over them, reestablish the focus, and keep things moving.”
Doriane L., homemaker: “I am just the kind of person who likes to get to the point—in conversations,
at work, and even when I am shopping with my husband. He likes to try on lots of things and has a
good time doing it, whereas I try one thing on, and if I like it and it is not horribly priced, I buy it. I’m
a surgical shopper.”
Ideas for Action
When you set goals, discipline yourself to include timelines and measurements.
These will provide regular proof that you are indeed making progress.
Seek roles in which you can function independently. With your dominant Focus
talents, you will be able to stay on track with little supervision.
Your greatest worth as a team member might be helping others set goals. At the end
of meetings, take responsibility for summarizing what was decided, for defining when
these decisions will be acted on, and for setting a date when the group will reconvene.
Others will think, act, and talk less efficiently than you do. Pay attention. Sometimes
their “detours” will lead to discoveries and delights.
Stretch your goal setting beyond work. If you find yourself becoming too focused on
work goals, set goals for your personal life. They will give weight to your personal
priorities and thereby help create balance in your life.
Hours can disappear when you are intent on a task; you lose track of time. Make sure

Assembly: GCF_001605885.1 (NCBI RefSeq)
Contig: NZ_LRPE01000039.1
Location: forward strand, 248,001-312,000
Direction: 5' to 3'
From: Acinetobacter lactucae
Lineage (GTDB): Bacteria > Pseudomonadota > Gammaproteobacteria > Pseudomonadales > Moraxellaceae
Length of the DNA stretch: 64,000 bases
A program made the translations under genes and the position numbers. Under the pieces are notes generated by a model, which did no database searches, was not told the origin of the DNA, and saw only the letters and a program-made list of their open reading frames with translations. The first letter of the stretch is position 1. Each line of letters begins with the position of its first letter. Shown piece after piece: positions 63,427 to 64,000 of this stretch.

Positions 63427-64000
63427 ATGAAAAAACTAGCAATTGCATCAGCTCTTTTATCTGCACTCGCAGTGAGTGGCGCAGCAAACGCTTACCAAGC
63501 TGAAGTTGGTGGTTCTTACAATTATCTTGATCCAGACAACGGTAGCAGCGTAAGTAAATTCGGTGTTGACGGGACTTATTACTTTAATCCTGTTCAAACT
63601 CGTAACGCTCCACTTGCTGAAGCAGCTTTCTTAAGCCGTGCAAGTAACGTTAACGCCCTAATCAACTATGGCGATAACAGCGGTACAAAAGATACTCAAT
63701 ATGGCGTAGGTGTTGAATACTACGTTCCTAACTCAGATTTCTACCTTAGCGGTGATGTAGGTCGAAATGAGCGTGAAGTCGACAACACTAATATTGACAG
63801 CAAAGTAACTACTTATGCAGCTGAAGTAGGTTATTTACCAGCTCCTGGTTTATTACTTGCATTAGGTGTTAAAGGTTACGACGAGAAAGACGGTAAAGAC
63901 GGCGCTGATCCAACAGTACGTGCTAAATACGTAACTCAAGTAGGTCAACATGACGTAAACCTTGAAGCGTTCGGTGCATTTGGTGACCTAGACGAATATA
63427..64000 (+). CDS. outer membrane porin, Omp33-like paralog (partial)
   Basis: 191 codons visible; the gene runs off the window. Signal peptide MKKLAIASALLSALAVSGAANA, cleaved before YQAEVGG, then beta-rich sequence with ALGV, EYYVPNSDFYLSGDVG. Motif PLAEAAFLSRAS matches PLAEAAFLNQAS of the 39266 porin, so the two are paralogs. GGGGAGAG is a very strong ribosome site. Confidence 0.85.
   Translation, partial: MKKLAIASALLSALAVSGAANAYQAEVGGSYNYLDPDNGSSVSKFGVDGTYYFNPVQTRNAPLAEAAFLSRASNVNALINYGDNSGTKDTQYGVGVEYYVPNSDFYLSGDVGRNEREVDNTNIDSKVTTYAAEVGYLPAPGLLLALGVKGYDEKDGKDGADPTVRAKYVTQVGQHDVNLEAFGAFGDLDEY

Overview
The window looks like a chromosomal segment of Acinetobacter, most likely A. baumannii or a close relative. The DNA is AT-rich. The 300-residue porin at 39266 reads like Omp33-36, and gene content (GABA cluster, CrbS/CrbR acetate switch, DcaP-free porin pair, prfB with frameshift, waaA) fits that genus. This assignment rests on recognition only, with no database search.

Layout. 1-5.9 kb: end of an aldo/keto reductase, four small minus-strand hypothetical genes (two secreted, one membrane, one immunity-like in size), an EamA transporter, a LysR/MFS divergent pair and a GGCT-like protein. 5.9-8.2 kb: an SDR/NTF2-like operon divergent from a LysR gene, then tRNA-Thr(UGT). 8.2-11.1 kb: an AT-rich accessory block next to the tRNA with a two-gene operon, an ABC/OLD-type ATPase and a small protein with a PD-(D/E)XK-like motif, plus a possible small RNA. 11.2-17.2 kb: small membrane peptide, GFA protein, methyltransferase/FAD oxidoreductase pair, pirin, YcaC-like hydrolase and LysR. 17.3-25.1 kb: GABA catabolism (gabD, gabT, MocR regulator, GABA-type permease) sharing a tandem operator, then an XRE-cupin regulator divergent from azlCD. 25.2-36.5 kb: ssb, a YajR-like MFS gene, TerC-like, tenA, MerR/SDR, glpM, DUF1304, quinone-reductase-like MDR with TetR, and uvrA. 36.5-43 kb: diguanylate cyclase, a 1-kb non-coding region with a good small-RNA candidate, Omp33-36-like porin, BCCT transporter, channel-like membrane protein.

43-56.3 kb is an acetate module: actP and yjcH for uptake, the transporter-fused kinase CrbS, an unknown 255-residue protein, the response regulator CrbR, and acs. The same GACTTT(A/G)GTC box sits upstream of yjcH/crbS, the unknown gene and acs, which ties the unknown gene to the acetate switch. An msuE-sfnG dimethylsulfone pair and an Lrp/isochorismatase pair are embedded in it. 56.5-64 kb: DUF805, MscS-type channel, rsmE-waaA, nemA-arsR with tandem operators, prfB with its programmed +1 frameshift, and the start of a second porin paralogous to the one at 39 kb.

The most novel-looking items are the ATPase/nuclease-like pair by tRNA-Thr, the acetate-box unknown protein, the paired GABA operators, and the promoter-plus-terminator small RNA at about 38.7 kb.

that all of your objectives are met and all of your priorities are followed by scheduling
your efforts and sticking to that schedule.
You function best when you can concentrate on a few well-defined initiatives and
demands. Give yourself permission to reject projects or tasks that do not align with
your overall mission. This will help you concentrate your efforts on your most
important priorities—and will help others appreciate your need for focus.
Take the time to write down your aspirations, and refer to them often. You will feel
more in control of your life.
At work, be sure to tell your manager your mid-term and short-term goals. This might
well give your manager the confidence to give you the room you need.
Make sure that the focus points you set for yourself take into consideration both
quantity and quality. The integrity of your objectives will ensure that the application of
your Focus talents leads to solid and long-lasting success.
Working With Others Who Have Focus
When there are projects with critical deadlines, try to involve this person. He
instinctively honors timelines and commitments. As soon as he owns a project with a
deadline, he’ll concentrate all his energies on it until it’s completed.
Be aware that unstructured meetings will bother this person. So when he is present at
a meeting, try to follow the agenda.
Don’t expect this person to always be sensitive to the feelings of others because
getting his work done often takes priority over people’s sensitivities.
“Wouldn’t it be great if…” You are the kind of person who loves to peer over the horizon. The future
fascinates you. As if it were projected on the wall, you see in detail what the future might hold, and